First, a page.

p.p.s. It looks like the Harvard case, at least, has been resolved.


    Circle Layout Madness

    A friend of mine asked me if a circular layout was possible. After some Googling, I found this old article. After an hour or so of dusting and tweaking (and cursing), I came up with a working, interactive circular layout page. I think it's standards-compliant and all that.... It relies on trigonometry, so precise placement of the elements is not possible using this system. Right after I post this I'll be playing with it again (offline) so check periodically (in the short term) for updates...



    Big Prison

    Free market advocates argue that privatization is always a good thing. I definitely agree that it is often a good thing, or even mostly a good thing. But there are some things that should not ever be for profit. Prison is one of them. Unfortunately, private prisons are very much a reality. The biggest prison company, Corrections Corp ("dozens of facilities in 20 states"), has a "myths" page:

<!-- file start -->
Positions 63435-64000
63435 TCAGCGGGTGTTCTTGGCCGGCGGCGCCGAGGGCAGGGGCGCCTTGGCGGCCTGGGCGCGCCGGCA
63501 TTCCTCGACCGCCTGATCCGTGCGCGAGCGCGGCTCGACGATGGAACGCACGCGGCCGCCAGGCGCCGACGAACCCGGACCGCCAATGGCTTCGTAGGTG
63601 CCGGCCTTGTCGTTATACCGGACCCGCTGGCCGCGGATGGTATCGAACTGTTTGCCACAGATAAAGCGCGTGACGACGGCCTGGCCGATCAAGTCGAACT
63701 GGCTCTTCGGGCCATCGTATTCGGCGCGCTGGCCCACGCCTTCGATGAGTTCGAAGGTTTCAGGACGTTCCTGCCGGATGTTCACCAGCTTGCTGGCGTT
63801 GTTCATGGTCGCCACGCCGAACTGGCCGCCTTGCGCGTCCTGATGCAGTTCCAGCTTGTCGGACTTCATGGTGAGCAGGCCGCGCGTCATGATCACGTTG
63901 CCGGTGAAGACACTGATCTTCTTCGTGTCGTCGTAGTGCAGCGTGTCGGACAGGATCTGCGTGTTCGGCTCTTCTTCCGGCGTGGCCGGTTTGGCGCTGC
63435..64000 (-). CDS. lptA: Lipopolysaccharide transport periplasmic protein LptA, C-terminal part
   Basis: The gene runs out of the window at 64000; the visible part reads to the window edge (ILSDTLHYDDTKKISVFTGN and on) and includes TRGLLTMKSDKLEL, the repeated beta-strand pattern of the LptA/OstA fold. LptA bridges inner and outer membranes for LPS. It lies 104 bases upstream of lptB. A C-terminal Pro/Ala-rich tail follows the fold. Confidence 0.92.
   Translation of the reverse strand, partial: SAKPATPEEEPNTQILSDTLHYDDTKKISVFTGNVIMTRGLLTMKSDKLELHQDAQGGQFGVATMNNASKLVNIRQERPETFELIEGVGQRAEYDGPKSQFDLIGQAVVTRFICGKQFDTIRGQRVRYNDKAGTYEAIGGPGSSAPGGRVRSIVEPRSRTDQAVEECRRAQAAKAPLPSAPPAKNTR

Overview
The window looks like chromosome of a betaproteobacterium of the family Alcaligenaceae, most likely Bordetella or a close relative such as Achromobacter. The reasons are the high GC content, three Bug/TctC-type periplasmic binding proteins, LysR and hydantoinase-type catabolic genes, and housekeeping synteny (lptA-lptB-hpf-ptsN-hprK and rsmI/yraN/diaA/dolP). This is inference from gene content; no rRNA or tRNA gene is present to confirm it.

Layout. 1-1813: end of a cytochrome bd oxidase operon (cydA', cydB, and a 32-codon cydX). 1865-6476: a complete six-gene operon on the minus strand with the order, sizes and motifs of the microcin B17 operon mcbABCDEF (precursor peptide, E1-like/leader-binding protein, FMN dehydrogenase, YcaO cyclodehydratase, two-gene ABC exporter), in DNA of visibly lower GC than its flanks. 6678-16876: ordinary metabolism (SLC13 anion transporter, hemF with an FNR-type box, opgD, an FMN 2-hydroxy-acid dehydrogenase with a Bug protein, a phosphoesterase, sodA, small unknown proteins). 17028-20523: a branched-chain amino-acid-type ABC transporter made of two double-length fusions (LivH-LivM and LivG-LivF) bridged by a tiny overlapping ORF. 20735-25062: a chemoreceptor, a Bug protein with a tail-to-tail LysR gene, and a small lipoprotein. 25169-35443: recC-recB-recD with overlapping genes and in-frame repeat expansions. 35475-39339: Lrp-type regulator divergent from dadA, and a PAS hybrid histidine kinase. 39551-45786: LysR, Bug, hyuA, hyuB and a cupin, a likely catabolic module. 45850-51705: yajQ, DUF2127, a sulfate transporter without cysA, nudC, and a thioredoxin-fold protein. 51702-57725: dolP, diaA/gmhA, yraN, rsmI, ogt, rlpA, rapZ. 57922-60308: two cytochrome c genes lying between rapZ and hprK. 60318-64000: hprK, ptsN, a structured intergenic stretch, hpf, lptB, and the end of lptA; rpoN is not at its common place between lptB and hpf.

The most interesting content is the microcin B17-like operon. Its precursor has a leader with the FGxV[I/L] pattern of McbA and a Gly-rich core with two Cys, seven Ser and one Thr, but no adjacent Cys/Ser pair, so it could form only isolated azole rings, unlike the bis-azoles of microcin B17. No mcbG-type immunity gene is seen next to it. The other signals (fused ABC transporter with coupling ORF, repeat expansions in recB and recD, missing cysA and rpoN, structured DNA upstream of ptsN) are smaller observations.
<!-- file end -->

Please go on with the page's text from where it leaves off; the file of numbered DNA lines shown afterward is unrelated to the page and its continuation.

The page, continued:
MYTH: Private prison companies are in the immoral business of profiting from prisons.
    REALITY: No one would argue that people providing these dangerous, difficult and meaningful services should be denied compensation for their efforts. The fact that they work for a company or for a government agency in no way diminishes the significance or importance of the services they provide. However, if a company can partner with government to provide the same or better level of service at a cost savings then those saved tax dollars can in theory be appropriated to other meaningful services like education, healthcare for the poor, or other social justice initiatives.